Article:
After writing about the 25th anniversary of 1989 recently, I knew it was inevitable the 20th anniversary of 1994 films would be recognized everywhere. And it seems we’re still talking about at least four films from that year: “The Lion King,” “The Shawshank Redemption,” “Forrest Gump,” and “Pulp Fiction.” All of those ironically competed for the best picture crown at the Oscars the following year and arguably have more social media references than perhaps anything else. Even if it seems more films from 1989 get quoted more often, it shows that 1994 in film had a larger number of films that ultimately became part of our collective film amnesia.
Consider a few of these films that were forgotten gems and also memorable flops that we should still be referencing today on Twitter, yet haven’t. The only time they pop up in reference again is when something closely related to it comes up in the media that perhaps brings a sideline mention.
“Even Cowgirls Get the Blues”
The 1990s were a banner decade for Gus Van Sant where his most influential works seemed to shine above anything he’s done since. This one with Uma Thurman may be remembered in your subconscious for her oversize thumbs as her character, Sissy Hankshaw, hitchhikes across the country. What you might have forgotten, though, is all the other serious subject matter the film took on. And some might say it took on too much, including everything from homosexuality to religion. All of those subjects get some interesting insights from the Van Sant perspective, plus through the usual coterie of offbeat Van Sant characters.
Everyone from Keanu Reeves to older stars Angie Dickinson and Buck Henry were in this one. It even had cameos from authors Ken Kesey and William Burroughs, which should give it cult status. You might have also forgotten that this was one of the last movies River Phoenix appeared in before his tragic death. Regardless, it’s only a small role here.
Directed by Robert Redford, this film hasn’t been referenced much in pop culture since it first released. A depiction of the infamous 1950s quiz show scandals, it seems more interesting now that we’re in the thick of reality shows sometimes being questioned for how real they really are. Even if we know most reality shows are scripted to create situations, the TV industry still treats it like a closely guarded secret. In that regard, it starts to look a little like “Quiz Show” and a potential for a similar situation in the future.
You may have forgotten how good the cast in this was. You had John Turturro, Ralph Fiennes, and Rob Morrow giving excellent performances of the real individuals involved in the scandals. It was also a rare example of those real people (alive at the time) saying they mostly approved of the interpretations of them in the film.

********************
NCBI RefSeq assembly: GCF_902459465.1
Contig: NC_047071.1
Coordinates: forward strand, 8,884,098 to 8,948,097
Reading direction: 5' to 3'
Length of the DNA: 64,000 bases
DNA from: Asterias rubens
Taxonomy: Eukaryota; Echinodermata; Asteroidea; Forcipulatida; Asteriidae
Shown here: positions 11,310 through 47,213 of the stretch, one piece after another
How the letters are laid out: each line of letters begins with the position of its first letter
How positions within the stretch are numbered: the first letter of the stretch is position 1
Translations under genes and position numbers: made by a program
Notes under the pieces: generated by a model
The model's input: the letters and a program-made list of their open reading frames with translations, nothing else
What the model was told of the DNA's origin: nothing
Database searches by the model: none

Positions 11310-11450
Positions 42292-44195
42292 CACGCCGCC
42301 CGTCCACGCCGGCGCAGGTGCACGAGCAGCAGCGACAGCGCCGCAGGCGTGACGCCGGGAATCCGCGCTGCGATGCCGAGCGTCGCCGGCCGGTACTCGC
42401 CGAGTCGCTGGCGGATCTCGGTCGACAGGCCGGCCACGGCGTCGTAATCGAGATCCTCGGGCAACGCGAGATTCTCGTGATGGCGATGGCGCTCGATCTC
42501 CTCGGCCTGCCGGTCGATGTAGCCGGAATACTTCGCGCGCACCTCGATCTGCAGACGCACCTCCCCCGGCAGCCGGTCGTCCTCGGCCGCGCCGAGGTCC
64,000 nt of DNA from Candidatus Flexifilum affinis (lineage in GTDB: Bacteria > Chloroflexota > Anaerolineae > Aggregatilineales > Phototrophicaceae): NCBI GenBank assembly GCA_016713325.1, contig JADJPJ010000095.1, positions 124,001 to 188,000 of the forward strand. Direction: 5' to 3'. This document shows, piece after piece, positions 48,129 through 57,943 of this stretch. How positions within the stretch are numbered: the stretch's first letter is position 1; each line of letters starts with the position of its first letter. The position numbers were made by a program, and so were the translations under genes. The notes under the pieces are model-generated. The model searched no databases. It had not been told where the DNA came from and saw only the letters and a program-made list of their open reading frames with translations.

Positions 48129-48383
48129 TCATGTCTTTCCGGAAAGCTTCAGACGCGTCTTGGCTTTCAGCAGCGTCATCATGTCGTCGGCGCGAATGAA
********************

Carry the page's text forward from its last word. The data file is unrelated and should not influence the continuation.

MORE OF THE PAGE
Now onto the colossal flops. If you remember seeing this Martin Short catastrophe in a theater, then you probably remember sitting in there nearly alone. I remember seeing it on opening day with my family and hoping to gets some laughs at another Martin Short comedy. Instead, we almost left before it ended as perhaps Martin Short’s worst movie project in his career. Despite a good cast, his “character” of Clifford is easily the most annoying since any created by Adam Sandler.
In fact, it’s so bad that it’s almost worthy of having quotes from the movie placed on social media. This has yet to happen.
Tie Between “North” and “Cabin Boy”
Both movies are considered some of the worst flops of the decade. However, they also might have been the most misunderstood, namely because they approached comedy from an offbeat perspective. “North”, particularly, was a satire from Rob Reiner that a few liked after putting the satiric spin in perspective. Most critics didn’t get it, however, and became Reiner’s worst film in his canon.
Likewise, Chris Elliott’s “Cabin Boy” can be hilarious if you look at it through the David Letterman style of comedy perspective. With Elliott coming from there, you can more than see the influence. Letterman even has a funny cameo in the film. Nevertheless, it’s a miracle Elliott is still working today after how badly this flopped.
This film wasn’t a flop and, in fact, a fairly good romantic comedy gem. The reason is because it used Albert Einstein as a pivotal character for the first time. Played by Walter Matthau, it’s one of his best roles of the 1990s. He plays romantic matchmaker to his niece (played by Meg Ryan), outside of us not really knowing if he had a niece in real life.
While it showed Einstein in his final years at Princeton, Matthau was perfect as the character and makes you wish someone would have made another film based solely on Einstein’s life. This one might have slipped people’s minds, but it showed that depictions of Einstein don’t have to be taken overly seriously since he was far from serious himself.